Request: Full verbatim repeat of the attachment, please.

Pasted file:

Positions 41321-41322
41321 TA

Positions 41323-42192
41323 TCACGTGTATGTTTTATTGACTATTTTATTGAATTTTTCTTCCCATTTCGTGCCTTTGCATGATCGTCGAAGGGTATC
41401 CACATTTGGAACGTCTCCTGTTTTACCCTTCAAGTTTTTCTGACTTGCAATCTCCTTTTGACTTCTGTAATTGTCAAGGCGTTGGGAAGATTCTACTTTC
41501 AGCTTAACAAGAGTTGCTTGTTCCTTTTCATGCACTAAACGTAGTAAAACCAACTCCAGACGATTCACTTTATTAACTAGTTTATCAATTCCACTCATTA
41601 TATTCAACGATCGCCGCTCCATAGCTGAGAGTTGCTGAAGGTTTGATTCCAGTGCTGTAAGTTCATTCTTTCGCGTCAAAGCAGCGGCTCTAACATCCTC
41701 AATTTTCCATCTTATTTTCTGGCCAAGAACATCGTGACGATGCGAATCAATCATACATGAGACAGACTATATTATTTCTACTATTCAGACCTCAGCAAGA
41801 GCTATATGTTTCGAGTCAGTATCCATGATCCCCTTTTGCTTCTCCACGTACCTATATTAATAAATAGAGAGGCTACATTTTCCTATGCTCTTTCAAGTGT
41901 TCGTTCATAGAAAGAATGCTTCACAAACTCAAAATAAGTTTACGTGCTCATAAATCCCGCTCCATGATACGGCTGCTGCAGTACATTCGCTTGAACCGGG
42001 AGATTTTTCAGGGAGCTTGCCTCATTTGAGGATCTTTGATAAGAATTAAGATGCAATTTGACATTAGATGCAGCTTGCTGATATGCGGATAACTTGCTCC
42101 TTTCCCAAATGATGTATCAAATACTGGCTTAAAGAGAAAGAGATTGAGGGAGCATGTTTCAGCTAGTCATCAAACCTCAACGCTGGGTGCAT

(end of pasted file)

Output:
Positions 41321-41322
41321 TA

Positions 41323-42192
41323 TCACGTGTATGTTTTATTGACTATTTTATTGAATTTTTCTTCCCATTTCGTGCCTTTGCATGATCGTCGAAGGGTATC
41401 CACATTTGGAACGTCTCCTGTTTTACCCTTCAAGTTTTTCTGACTTGCAATCTCCTTTTGACTTCTGTAATTGTCAAGGCGTTGGGAAGATTCTACTTTC
41501 AGCTTAACAAGAGTTGCTTGTTCCTTTTCATGCACTAAACGTAGTAAAACCAACTCCAGACGATTCACTTTATTAACTAGTTTATCAATTCCACTCATTA
41601 TATTCAACGATCGCCGCTCCATAGCTGAGAGTTGCTGAAGGTTTGATTCCAGTGCTGTAAGTTCATTCTTTCGCGTCAAAGCAGCGGCTCTAACATCCTC
41701 AATTTTCCATCTTATTTTCTGGCCAAGAACATCGTGACGATGCGAATCAATCATACATGAGACAGACTATATTATTTCTACTATTCAGACCTCAGCAAGA
41801 GCTATATGTTTCGAGTCAGTATCCATGATCCCCTTTTGCTTCTCCACGTACCTATATTAATAAATAGAGAGGCTACATTTTCCTATGCTCTTTCAAGTGT
41901 TCGTTCATAGAAAGAATGCTTCACAAACTCAAAATAAGTTTACGTGCTCATAAATCCCGCTCCATGATACGGCTGCTGCAGTACATTCGCTTGAACCGGG
42001 AGATTTTTCAGGGAGCTTGCCTCATTTGAGGATCTTTGATAAGAATTAAGATGCAATTTGACATTAGATGCAGCTTGCTGATATGCGGATAACTTGCTCC
42101 TTTCCCAAATGATGTATCAAATACTGGCTTAAAGAGAAAGAGATTGAGGGAGCATGTTTCAGCTAGTCATCAAACCTCAACGCTGGGTGCAT